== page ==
Health Benefits of Parsnips Uses And Its Side Effects

Health Benefits of Parsnips Uses And Its Side Effects

Parsnip contains a number of essential vitamins and minerals which have quite a few beneficial effects on our health. Parnips are rich in potassium which help to keep the heart in good shape. The dietary fibers in this vegetable help to improve digestion and prevent ailments related to digestion.

The soluble fibers of parsnips help to lose weight while folate helps to prevent birth defects during birth. Vitamin C and E help to strengthen your immune system. In addition, consumption of parsnip also helps to make your bones stronger, lowers the chances of developing diabetes, helps to reduce cholesterol and prevents the onset of depression.

Health Benefits of Parsnips Uses And Its Side Effects


Parsnip or Pastinaca sativa is a biennial plant belonging to the Apaiaceae family. It resembles a carrot so much that many may confuse the two. However, the skin and flesh of parsnip are white to cream-coloured while the carrot’s skin is orange in colour.

This vegetable has a nutty, sweet taste. Apples, orange zest and spices like cinnamon, ginger and nutmeg can amplify the sweetness of this vegetable. They can be eaten raw or can be cooked and utilized in a number of ways.

Nutritional Value of Parsnips

Parsnip is a very versatile vegetable with a wide range of health benefits due to the presence of a number of nutrients and vitamins. It contains minerals like phosphorus, potassium, magnesium, manganese, zinc and iron. Parsnip is rich in folate and also has vitamins like Vitamin B, C, E and K which are very beneficial for our health.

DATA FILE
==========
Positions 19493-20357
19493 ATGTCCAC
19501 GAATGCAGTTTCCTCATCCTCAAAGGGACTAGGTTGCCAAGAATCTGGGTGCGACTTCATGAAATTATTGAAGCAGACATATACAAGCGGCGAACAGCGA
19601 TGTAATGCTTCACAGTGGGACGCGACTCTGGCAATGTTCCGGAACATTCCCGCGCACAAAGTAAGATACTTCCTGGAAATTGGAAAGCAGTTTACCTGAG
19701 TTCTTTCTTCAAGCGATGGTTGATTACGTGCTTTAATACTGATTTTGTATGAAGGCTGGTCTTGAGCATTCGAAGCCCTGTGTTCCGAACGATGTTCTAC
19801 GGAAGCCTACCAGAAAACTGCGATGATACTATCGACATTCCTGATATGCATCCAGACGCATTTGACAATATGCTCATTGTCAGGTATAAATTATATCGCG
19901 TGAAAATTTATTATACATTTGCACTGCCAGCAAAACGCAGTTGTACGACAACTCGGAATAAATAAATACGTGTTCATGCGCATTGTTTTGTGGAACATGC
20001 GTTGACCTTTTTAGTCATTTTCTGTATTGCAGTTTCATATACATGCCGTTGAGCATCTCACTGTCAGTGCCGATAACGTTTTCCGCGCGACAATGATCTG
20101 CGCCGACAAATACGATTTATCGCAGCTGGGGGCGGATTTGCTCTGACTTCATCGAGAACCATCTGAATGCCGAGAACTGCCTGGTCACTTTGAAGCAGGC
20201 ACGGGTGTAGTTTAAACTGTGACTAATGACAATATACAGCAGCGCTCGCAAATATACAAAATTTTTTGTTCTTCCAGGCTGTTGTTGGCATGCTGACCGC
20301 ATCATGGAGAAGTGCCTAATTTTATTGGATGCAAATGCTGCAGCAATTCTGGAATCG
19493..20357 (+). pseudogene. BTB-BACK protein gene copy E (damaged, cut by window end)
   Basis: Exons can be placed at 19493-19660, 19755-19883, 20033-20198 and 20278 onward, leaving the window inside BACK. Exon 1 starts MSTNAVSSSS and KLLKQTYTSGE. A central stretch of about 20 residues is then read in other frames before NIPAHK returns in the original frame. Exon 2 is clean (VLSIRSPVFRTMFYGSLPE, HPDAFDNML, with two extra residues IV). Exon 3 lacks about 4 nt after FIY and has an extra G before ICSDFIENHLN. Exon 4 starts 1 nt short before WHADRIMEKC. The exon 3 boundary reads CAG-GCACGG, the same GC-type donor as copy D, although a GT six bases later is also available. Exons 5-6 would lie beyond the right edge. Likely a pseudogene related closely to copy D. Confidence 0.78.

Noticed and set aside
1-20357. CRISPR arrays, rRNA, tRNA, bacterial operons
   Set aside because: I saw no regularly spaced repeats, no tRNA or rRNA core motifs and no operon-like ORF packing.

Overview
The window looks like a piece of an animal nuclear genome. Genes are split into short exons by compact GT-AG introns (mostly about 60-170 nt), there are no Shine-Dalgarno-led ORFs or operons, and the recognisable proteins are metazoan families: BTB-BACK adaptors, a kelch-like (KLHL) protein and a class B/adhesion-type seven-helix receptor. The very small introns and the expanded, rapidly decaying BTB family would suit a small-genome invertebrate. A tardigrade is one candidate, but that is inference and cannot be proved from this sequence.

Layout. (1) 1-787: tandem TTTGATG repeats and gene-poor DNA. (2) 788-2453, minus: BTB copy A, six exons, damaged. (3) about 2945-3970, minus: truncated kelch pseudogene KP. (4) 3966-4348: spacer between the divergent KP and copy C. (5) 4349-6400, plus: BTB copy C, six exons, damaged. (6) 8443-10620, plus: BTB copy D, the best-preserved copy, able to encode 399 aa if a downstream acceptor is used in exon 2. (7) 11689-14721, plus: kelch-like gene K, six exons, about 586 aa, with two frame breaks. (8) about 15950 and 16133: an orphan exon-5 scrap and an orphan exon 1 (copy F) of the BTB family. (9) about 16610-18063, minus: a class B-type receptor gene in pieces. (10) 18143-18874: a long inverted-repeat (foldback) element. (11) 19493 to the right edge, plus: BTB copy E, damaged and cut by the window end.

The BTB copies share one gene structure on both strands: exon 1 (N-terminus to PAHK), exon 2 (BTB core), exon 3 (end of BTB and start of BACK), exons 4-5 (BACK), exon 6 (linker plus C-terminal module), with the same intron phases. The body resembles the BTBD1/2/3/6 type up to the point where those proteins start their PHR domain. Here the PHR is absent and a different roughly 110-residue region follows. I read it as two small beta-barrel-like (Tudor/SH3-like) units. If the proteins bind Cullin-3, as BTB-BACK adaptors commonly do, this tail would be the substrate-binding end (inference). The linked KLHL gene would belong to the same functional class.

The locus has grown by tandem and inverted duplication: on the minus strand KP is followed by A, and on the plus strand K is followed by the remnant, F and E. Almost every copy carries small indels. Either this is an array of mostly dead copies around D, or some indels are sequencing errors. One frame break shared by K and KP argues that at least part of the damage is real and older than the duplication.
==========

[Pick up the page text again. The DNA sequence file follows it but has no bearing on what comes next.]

Nutritional facts Per 100 Grams


Calories 75 

Total Fat 0.3 g 

Sodium 10mg 

Potassium 375 mg 

Total Carbohydrate18 g 

Protein 1.2 g

Vitamins and Minerals


Calcium 0.03 

Vitamin C 28 % 

Iron 3 % 

Vitamin B-6 5 % 

Magnesium 7 %

Health Benefits of Parsnips

After getting the nutritional benefits of parsnips vegetable. Let's check out how you can use parsnips in your cooking. Mentioned below are the best health benefits of consuming parsnips.

Parsnips Good for your heart

Parsnip has potassium which acts as a vasodilator. It thus helps to reduce blood pressure by preventing the arteries and veins from tightening and reduces pressure on your heart.

Parsnip also contains folate which helps to lessen the homocysteine levels in our blood and thus protects your heart. Excess homocysteine in the blood can cause various ailments of the heart.

Parsnips Rich in Dietary Fiber

Parsnips are rich in soluble fiber that helps to reduce cholesterol levels and also lowers the chances of developing diabetes. Dietary fiber also helps to add bulk to the stool and thus facilitates the smooth movement of bowel through the digestive system. This helps to prevent constipation and gastrointestinal disorders.

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Parsnips Prevents Birth Defects

Parsnips are rich in folate that helps to reduce the occurrences of neural tube defects in newborn babies. Folate also helps to fight depression and is especially useful for preventing postpartum depression in mothers who have given birth recently.

Parsnips Strengthens immunity